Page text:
I’ll not go into detail about Sunday’s final event, a short fashion show hosted by Neiman Marcus at the V nightclub, except to say that more free drinks, cage dancers, fashion models, and drunk VIP businessmen made for a late night indeed. My wife and I managed to make it back to Cobo at about 10:00 am Monday and spent the rest of the day at the show. Here now is a layman’s guide to press day at the auto show:
1. Every auto maker ended 2011 on a high note.
2. 2012 is slated to be even better.
3. The foreign marques stressed how important the US is to their business (probably true).
4. Every automaker stresses how green, free-range, and organic their vehicles/factories/etc are.
5. The girls at Smart were very knowledgeable and helpful. Shame about the cars, though. The concept Smart was kind of cool.
6. It’s nice that most automakers try to dress up their presentations, because in general they are boring as hell. The Germans deserve particular mention here for having the best engineering and some of the most desirable cars coupled with the sort of monotone you remember from economics lectures.
7. The German makes serve the best food.
8. Kia actually cares whether you are press or not and the cheap bastards will deny you a soda over that fact.
One interesting feature of the show was the opportunity to test-drive electric/hybrid/hydrogen/whatever else cars on the lower level at Cobo. Neither my wife nor I had ever driven electric cars before, so it was a nice experience. My wife fell in love with the Nissan Leaf; I’ve tried to tell her it isn’t very practical with us living 30 miles outside the city, and one day she might actually listen to me. Yeah, right. For my part, the hydrogen-powered Mercedes B-Class seemed a much more practical choice, except for the completely non-existent hydrogen delivery infrastructure. And the less said about the Volt, the better. Thank God you, me, and everybody else are paying people $7500 per to buy the wretched thing. Or not, as apparently the General can’t even give them away.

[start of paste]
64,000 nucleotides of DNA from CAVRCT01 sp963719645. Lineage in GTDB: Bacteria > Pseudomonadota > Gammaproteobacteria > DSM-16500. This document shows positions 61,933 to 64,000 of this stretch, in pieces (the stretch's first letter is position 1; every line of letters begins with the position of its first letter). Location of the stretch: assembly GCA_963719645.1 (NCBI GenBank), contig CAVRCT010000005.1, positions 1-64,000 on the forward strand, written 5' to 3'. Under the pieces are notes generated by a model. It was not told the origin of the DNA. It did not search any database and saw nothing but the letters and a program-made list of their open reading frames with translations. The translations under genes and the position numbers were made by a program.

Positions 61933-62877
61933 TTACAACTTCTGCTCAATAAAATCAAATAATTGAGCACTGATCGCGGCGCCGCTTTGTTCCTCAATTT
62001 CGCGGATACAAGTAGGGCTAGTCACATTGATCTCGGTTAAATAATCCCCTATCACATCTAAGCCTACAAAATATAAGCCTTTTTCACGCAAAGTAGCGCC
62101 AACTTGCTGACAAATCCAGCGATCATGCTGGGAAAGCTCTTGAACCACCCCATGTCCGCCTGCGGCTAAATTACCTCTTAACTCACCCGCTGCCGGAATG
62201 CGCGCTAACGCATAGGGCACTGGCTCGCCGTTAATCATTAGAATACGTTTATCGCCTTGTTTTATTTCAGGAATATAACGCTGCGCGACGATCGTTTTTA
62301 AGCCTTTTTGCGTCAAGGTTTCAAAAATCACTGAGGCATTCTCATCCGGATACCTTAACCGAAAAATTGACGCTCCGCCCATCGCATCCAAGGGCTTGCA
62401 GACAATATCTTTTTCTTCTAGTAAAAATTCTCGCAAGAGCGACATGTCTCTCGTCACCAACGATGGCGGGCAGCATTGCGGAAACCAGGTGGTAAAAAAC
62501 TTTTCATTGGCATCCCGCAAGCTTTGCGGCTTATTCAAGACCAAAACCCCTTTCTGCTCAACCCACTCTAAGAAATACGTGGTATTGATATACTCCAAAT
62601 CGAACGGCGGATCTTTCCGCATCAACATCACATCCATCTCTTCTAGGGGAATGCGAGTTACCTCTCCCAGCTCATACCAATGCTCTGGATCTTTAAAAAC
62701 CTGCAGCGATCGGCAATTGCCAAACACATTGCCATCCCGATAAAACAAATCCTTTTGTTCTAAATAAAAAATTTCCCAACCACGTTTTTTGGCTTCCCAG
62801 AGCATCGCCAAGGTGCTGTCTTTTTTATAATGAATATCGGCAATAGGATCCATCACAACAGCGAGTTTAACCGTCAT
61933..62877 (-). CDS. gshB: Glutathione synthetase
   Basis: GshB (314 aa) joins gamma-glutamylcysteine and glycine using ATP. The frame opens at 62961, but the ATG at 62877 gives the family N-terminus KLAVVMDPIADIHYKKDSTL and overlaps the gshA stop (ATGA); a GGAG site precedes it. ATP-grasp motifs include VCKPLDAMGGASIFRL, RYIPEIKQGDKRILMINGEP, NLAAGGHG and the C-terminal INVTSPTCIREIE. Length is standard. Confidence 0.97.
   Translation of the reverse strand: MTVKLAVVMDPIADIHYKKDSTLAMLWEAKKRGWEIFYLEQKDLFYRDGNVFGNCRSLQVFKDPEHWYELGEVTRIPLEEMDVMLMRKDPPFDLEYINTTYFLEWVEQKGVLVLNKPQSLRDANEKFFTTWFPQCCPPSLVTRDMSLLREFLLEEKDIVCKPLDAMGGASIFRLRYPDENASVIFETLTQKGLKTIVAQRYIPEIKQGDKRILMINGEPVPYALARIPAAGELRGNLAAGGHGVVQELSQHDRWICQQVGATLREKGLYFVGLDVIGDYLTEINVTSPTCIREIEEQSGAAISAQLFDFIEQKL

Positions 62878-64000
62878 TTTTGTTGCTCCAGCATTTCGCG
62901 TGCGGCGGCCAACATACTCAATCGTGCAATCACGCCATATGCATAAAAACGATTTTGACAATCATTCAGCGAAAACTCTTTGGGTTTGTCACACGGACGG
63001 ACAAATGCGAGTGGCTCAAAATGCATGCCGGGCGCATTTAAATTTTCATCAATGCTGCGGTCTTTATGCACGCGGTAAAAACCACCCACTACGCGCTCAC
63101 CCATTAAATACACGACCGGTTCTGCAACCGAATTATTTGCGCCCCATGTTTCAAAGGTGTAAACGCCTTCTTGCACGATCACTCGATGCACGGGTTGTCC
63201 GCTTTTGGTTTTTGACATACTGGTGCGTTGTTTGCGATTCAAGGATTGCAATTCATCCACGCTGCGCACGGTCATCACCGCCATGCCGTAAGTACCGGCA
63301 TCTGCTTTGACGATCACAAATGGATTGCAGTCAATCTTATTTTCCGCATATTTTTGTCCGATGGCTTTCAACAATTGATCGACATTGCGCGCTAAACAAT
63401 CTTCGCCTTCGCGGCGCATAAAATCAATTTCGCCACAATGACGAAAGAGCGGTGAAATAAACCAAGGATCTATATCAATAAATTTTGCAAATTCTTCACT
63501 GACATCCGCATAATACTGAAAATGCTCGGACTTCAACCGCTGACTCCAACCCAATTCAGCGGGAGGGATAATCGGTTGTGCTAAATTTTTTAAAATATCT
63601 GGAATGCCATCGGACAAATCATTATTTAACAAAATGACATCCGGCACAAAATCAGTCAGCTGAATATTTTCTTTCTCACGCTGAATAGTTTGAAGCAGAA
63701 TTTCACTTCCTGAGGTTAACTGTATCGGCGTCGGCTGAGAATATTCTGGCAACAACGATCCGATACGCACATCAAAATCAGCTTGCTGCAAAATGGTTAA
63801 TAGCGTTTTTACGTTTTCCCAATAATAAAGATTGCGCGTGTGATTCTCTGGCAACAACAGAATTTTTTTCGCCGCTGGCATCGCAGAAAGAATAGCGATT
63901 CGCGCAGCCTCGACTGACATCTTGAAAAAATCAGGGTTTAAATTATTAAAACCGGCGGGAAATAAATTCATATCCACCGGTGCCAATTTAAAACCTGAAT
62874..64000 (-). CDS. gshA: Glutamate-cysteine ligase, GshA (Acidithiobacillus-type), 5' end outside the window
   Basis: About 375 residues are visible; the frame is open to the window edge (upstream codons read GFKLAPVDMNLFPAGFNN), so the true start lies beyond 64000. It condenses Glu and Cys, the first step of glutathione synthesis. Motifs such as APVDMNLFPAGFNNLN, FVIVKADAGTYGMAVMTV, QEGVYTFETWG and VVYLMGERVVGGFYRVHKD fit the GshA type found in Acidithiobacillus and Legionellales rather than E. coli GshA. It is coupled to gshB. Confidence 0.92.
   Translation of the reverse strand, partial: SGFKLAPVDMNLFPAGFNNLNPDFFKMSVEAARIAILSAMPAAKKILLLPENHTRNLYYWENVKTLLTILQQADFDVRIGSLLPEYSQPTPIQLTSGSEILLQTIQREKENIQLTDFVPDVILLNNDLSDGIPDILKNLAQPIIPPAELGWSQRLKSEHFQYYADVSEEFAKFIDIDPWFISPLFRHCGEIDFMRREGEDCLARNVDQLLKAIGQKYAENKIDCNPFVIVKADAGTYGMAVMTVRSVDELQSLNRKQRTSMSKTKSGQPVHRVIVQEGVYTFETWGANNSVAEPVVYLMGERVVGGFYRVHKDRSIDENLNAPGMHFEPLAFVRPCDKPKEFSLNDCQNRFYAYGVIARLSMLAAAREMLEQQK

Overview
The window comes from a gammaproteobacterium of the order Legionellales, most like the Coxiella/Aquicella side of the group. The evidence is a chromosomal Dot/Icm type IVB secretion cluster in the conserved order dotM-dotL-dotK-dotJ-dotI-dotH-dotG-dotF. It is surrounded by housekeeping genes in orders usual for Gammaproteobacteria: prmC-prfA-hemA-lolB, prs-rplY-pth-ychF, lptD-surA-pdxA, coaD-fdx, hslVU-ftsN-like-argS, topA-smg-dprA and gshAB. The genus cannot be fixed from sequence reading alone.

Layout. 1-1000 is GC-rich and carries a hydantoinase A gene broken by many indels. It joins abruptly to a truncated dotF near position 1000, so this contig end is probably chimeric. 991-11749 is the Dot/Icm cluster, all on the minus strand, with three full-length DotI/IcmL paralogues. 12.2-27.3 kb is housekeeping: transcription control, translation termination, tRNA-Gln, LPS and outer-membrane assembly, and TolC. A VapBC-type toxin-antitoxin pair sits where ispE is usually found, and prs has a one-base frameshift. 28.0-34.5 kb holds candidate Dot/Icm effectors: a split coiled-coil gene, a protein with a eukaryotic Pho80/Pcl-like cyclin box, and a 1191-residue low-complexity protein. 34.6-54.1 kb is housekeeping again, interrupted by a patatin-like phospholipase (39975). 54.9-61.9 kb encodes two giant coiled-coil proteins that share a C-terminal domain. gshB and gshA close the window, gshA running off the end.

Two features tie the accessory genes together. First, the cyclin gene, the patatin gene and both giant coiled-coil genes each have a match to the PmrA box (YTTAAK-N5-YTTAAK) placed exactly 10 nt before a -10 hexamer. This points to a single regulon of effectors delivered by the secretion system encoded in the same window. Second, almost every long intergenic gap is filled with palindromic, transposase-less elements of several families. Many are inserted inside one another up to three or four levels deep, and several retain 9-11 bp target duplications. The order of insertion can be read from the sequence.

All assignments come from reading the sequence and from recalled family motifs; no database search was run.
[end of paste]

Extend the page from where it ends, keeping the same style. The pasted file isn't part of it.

Mercedes-Benz and their rich uncle Maybach are also worth a mention. The Maybach rep was interesting in the sense that if you didn’t already know Maybach was being phased out you would never guess that from his presentation. TTAC and its readership have been hard on Maybach, and not without reason, but I will say that the interior is truly breath-taking. People can complain about the platform (old S-Class), but that sort of misses the point – it is meant to be the most exquisitely appointed interior this side of Rolls Royce, price be damned, and it certainly is that. If you don’t think that is worth $400k, then you can’t afford it anyway, or so they figure. At neighboring Mercedes-Benz, the new SL63 was striking, though whether strikingly beautiful or not I’m not certain. It certainly seems to have been engineered to within an inch of its life, but I would worry a bit about durability. It’s probably not a Ferrari-style garage queen, but Lord save you if you do need to fix anything on it. I would say that means you can’t afford it, except it is quite shocking how many people buy high-end cars like that without realizing just how spendy they can be at service time. I’d probably wait a couple of years for the epic depreciation to bring the car down to a reasonable price point, but that also misses the point entirely. People that can afford a car like that don’t generally worry about such things. Here’s hoping someday I won’t have to care either.
I’ve been to my local auto show several times (tiny), and Chicago a few times (pretty big), but the Detroit show has spoiled me for life. Everything is done on a massive scale there, with very elaborate displays and tons of room. Cobo is massive, to the point that my wife and I gave up on trying to see everything. We made a point to see the Germans (we both liked the Audi Q3, and I’ll take a 7-series in white, thanks), Ford, Lexus, Infiniti, and Hyundai. We skipped GM entirely save for GMC, and glanced at Dodge in passing. That probably says something, but I’m not an industry professional so I don’t know what it is. We talked about Cadillac not being what they should be and trying to be BMW instead. They’re failing at that, but they’ve plenty of company in Lincoln (wanna-be BMW), Buick (Lexus), and Chrysler (?). What the hell is a Chrysler these days, anyway?
All of this is a long way of saying that it was interesting to see how sausage is made. Everything there is scripted to the point that it must be nigh-impossible to get a candid word from anyone, though the reps at The Gallery were a bit more forth-coming. The food and hospitality are mostly good (save for Kia). It was an experience that most people don’t get to have, and we’ll never be able to go to our local auto show ever again. I’m oddly OK with that.